Mattamuskeet National Wildlife Refuge is located 70 miles east of Washington, North Carolina. The refuge’s main feature is Lake Mattamuskeet, which, at 40,000 acres, is North Carolina’s largest natural lake. The refuge is known among wildlife enthusiasts for the thousands of wintering waterfowl that it attracts every year.
Despite its size, the lake varies in depth from only half a foot to four feet deep. The lake is dotted with bald cypress trees, and its dense beds of submerged aquatic vegetation provide excellent food sources for swans and diving ducks. Over 100,000 tundra swans, Canada Geese, snow geese and 18 species of ducks overwinter on the refuge annually. Mattamuskeet also provides habitat for many other species, including wading birds, shorebirds and birds of prey such as the osprey and bald eagle. Mammal species found on the refuge include deer, bobcat, otter, black bear and the endangered red wolf.
Viewing waterfowl and other wildlife species is especially good along the Highway 94 causeway, which travels across Lake Mattamuskeet and includes an observation deck. Visitors are welcome to walk or bicycle throughout the refuge, but are cautioned to observe refuge regulatory signs, as some areas are closed to the public during winter.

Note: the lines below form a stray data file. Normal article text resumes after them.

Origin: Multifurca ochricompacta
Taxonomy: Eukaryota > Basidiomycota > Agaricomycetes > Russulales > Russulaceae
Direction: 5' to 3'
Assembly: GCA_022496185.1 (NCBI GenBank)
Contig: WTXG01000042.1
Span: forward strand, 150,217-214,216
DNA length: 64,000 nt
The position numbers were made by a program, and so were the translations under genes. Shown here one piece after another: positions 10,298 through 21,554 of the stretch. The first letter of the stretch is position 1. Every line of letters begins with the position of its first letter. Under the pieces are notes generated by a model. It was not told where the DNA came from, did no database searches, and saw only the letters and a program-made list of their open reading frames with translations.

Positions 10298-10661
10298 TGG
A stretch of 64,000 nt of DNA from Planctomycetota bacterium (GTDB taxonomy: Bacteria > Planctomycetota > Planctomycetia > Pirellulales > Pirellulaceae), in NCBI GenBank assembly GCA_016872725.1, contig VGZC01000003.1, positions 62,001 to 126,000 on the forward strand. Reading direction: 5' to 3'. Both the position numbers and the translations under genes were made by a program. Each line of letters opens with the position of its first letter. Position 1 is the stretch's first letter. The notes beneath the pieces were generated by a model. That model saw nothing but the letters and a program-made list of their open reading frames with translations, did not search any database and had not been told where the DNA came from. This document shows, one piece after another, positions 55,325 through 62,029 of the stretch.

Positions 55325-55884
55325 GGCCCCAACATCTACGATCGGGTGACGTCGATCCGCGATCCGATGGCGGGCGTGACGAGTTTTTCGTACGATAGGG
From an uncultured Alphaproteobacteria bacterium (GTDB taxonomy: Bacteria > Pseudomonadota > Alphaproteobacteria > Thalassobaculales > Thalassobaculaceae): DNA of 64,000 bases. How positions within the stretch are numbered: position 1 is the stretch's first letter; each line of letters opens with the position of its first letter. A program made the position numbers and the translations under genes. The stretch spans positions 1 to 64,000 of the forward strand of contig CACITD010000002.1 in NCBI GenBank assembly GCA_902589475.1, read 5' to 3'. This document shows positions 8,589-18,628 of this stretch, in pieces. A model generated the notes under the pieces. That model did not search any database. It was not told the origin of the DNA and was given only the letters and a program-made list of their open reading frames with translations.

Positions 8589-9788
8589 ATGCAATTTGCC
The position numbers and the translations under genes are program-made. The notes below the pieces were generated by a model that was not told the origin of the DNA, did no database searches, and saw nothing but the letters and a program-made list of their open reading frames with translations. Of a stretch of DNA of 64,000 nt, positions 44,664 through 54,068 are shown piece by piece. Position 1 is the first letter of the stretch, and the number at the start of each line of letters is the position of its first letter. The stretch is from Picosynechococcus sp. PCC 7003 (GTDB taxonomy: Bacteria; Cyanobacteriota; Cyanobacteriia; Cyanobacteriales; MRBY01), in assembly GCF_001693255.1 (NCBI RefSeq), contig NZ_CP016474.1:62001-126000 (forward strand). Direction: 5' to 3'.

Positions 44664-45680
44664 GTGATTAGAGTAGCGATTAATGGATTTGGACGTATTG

Boating and sport fishing for largemouth bass, striped bass, crappie and other species is permitted on Lake Mattamuskeet and the adjacent canals. Taking blue crabs at the water control structures is also a popular sport. All state regulations apply. The refuge also provides for hunting of white-tailed deer and waterfowl. Contact the refuge for more information.